Since its last review, Azerbaijan has adopted repressive amendments to the NGO legislation. It has brought trumped-up charges against civil society leaders, human rights NGOs, and representative and branch offices of international NGOs in Azerbaijan. In addition, many NGO leaders were forced to leave the country and some are still encountering special search and interrogations while crossing the Azerbaijani border.
Currently, the legal environment for NGOs has reached a severely repressive stage with harsh limitations established for NGOs in terms of access to funding, especially foreign funding, including lack of free and full ability to operate without any fear and prosecution, paralyzed projects through the blocking of grant money in local bank accounts, and a politicized NGO registration practice over a decade, including registration of representatives and branches of international organizations.
The legal amendments on increasing fines for organizing or participating in unauthorized protests came into force in 2013 and the maximum periods of administrative detention prolonged for certain assembly-related offences. Among the amendments adopted in the September 2016 referendum, was a provision that the right to free assembly is contingent on not violating “public order and morals.”
The harassment and use of disciplinary sanctions against independent lawyers in Azerbaijan is a cause for serious concern. Threats of disbarment or temporary suspension are used to discourage lawyers from taking on politically sensitive cases and from making appeals, which is a necessary precondition to initiating an application for redress with the European Court of Human Rights (ECtHR). Harassment of lawyers has been very successful at reducing the number of lawyers in the country who are willing to risk their careers and their own security.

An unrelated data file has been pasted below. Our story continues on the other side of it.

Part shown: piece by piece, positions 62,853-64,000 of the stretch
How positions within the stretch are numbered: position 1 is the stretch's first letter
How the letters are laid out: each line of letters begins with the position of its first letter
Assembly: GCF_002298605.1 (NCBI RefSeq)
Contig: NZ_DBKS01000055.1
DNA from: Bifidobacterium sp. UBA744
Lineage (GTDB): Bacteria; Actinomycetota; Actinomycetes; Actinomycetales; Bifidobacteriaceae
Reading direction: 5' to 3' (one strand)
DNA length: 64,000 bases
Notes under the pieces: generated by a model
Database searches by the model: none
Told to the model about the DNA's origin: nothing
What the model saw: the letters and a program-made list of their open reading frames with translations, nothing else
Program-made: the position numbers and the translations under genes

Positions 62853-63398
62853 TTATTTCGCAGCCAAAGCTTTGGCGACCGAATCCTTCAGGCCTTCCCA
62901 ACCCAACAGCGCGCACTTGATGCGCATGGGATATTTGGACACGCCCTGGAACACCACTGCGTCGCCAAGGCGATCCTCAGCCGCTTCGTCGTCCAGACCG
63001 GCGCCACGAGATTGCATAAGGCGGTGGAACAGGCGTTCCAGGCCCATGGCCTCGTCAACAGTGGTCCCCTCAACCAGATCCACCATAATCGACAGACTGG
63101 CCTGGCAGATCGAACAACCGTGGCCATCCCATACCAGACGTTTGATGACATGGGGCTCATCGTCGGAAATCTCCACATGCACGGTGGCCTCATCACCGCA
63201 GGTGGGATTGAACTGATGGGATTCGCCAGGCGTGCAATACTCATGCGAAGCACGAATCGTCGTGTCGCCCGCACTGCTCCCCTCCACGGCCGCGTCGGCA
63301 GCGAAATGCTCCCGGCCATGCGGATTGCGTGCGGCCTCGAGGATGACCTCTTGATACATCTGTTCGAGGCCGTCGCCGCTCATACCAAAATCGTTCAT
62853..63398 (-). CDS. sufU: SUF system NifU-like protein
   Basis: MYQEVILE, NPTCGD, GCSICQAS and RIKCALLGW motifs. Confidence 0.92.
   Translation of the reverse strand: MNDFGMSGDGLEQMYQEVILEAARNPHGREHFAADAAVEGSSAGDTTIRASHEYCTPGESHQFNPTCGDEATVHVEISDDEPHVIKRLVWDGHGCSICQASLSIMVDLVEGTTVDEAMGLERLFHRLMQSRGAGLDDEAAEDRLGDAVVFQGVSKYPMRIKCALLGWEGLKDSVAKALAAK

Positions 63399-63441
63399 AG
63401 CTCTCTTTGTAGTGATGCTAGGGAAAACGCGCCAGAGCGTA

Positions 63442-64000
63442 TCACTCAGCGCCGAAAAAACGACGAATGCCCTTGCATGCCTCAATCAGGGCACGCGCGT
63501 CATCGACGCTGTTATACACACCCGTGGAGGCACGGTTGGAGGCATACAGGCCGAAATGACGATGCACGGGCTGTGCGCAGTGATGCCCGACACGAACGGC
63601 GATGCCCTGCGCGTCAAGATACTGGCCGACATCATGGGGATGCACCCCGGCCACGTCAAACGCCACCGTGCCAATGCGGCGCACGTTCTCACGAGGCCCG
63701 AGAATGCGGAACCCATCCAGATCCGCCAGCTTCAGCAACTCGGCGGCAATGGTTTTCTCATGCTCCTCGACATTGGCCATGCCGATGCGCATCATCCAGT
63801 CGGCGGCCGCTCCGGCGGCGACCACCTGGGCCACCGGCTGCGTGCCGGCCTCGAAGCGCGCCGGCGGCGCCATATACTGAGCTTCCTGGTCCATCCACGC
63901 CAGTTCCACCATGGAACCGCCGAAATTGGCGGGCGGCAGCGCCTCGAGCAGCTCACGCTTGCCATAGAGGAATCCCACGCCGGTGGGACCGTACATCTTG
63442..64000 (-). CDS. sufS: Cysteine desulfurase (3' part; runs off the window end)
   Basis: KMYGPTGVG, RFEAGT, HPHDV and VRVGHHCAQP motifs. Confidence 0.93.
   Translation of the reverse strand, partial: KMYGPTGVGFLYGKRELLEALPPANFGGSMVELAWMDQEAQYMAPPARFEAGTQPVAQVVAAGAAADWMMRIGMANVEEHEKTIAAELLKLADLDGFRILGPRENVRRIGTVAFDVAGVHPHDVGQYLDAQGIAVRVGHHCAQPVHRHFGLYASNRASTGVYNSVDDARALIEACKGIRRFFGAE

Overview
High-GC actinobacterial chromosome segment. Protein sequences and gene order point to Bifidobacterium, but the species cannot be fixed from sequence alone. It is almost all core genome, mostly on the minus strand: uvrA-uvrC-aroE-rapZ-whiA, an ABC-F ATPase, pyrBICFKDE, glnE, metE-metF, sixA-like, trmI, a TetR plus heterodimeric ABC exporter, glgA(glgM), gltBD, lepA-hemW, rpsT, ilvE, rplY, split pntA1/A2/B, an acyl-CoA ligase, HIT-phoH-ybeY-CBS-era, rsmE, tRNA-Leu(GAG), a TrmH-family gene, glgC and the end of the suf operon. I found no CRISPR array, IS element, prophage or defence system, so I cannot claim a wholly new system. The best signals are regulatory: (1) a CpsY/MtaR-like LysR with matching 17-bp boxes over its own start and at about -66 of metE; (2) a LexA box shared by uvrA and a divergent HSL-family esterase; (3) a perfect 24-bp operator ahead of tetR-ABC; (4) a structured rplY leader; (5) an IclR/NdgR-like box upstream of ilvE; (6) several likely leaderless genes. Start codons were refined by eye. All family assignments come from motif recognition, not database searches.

Independent media operates under the threat of arbitrary measures by the authorities. Despite protection under national and international law that guarantees the right to freedom of expression, Azerbaijan has continued to face challenges in ensuring an enabling environment for the media and journalists. Independent media outlets have been frequently targeted.
There is no National Action Plan on implementing the Law on Domestic Violence, adopted in August 2010. Attempts on women’s lives as a result of domestic violence accounted for 87 per cent of all attempts on women’s lives in 2016. The stability of the numbers of women murdered in recent years illustrates the lack of action by the State to offer solutions for women victims of domestic violence and lack of prosecution of domestic violence offenders.
Finally, the April 2018 Presidential Election took place in an environment of increasing restrictions on freedoms of expression, assembly, and association. Political repression has increased since the 2013 Presidential Election, and the number of political prisoners has doubled, reaching 138 people. Independent media and civil society have faced severe restrictions to the point where there is virtually no space in which to operate.
Mr Chairperson, we make the following recommendations to Azerbaijan:
- Drop all restrictive provisions affecting the rights to freedom of peaceful assembly and association;
- Put an end to the government supported smear campaigns against human rights defenders, lawyers and journalists;
- Bring its electoral regulations and practices into compliance with international standards;
- Prepare the National Action Plan for implementing the Law on Domestic Violence.
This statement also enjoys the support of the following organisations:
- Election Monitoring and Democracy Studies Centre
- Human Rights Club
- Legal Education Society
- Women’s Association for Rational Development (WARD)